5. Drive less expensive cars.

“High-performance or more expensive cars will be more expensive to insure,” Salvatore says. “Balance those considerations with having a car that’s easy to drive and protects the occupants.” (Note: Experts also caution that teenagers shouldn’t automatically get the old family car, which may not be as safe as a newer model.)

6. Delay the license.

For every year older your teenager is, your rate decreases slightly. When your teen does hit the road, she’s a smidge more mature. But keep in mind, teens benefit from lots of practice behind the wheel, so don’t delay too long. You’ll want your teenager to earn a license while you can still
supervise the process.

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Other Policy Changes to Consider

1. Increase liability insurance.

Your auto insurance policy will also include liability insurance, which helps pay for any damage your teenager may cause to another person (this is called bodily injury) or their property. Every state except New Hampshire requires motorists to have a minimum amount of liability insurance. But those minimum amounts are often inadequate. For example, in Ohio, the minimum amount required for bodily injury is just $25,000 per person ($50,000 per accident). The amount for property damage is just $25,000 per accident. Consider if your teenager is at fault in a major accident. Those amounts would be unlikely to cover all the costs, which means you will have to pay the rest out of pocket.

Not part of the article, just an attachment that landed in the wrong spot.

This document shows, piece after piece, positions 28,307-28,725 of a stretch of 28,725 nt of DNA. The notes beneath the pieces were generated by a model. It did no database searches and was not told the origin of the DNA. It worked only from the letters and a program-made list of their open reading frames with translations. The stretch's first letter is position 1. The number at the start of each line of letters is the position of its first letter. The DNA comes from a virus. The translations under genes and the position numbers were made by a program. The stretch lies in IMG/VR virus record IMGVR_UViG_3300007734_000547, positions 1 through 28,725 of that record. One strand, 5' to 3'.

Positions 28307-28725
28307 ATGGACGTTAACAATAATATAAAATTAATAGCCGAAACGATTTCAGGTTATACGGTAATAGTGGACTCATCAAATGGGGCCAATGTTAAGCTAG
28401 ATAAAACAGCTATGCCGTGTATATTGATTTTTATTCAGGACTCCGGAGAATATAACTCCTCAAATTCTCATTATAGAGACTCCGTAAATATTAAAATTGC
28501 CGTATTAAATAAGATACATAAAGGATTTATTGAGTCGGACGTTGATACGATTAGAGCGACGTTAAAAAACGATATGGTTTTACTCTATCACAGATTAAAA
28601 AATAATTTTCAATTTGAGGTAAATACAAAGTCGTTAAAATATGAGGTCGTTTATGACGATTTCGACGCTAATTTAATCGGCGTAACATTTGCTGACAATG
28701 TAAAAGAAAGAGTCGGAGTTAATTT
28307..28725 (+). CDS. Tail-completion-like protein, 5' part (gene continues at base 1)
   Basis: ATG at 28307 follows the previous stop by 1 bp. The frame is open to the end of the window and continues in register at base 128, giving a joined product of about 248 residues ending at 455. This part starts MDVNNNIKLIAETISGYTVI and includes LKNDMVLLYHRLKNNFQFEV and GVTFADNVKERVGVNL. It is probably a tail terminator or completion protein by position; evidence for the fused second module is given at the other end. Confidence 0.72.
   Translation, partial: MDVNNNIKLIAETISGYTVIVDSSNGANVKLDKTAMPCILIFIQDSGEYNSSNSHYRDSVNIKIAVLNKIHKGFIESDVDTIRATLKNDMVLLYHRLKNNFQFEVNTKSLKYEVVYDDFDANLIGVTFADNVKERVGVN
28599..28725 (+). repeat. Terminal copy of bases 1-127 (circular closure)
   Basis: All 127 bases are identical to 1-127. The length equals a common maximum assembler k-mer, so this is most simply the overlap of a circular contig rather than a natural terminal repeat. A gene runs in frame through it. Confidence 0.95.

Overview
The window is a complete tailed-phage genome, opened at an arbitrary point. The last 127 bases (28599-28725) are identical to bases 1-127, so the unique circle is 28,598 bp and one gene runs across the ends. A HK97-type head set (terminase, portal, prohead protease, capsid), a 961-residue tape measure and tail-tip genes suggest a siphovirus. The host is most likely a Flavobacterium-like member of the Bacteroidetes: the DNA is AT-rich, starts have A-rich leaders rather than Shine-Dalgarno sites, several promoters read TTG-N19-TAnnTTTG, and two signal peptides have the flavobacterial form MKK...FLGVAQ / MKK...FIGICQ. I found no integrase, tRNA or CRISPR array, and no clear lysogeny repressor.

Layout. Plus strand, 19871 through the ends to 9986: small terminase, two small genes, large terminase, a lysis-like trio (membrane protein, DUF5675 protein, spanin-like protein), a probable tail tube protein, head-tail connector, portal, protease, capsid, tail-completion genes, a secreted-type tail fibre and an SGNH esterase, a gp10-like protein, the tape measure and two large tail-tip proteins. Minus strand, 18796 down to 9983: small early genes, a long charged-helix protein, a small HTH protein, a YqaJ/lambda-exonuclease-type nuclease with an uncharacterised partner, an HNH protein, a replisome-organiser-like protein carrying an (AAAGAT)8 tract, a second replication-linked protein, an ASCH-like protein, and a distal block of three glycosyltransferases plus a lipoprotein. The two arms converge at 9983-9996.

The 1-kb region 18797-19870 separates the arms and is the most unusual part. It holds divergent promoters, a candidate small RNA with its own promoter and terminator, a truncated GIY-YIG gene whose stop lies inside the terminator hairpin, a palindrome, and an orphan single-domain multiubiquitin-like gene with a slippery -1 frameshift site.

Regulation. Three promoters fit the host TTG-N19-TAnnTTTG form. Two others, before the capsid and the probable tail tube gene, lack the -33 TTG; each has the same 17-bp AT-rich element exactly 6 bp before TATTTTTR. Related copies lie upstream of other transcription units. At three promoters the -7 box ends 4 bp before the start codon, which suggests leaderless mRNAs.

Increasing your liability coverage can offer peace of mind, doesn’t cost a lot, and could cost you less in the long run if your teenager does cause a major accident. How much is enough? Ross recommends $100,000 each in bodily injury, property damage, and uninsured motorist coverage (which covers you if your child gets into an accident with a driver who has no insurance). But since rules vary so much by state, it’s best to speak with a local agent who knows your situation.

2. Purchase an umbrella policy.

Adding a teen driver to your insurance is also a good time to purchase an inexpensive umbrella liability policy. In the case of a car accident, umbrella liability covers any costs not covered by your auto insurance liability limits. For example, say your teenager causes a serious accident and you settle a lawsuit for $500,000. Your auto insurance pays up to its limit, say $200,000; the umbrella insurance will pay the remaining $300,000. Again, speak with a local agent about how much umbrella insurance is enough for your family.

For more articles about that new driver?

3. Increase your deductible.

A final idea in our roundup of young driver car insurance tips: consider raising your deductible on your premium. However, savings vary by state—anywhere from 6 to 29 percent—and may not be great enough to warrant a change. Again, check with your agent.

Joanna Nesbit is a freelance writer based in the Pacific Northwest. She writes frequently about parenting and her work has appeared in The Washington Post, Family Fun, Parenting, and elsewhere.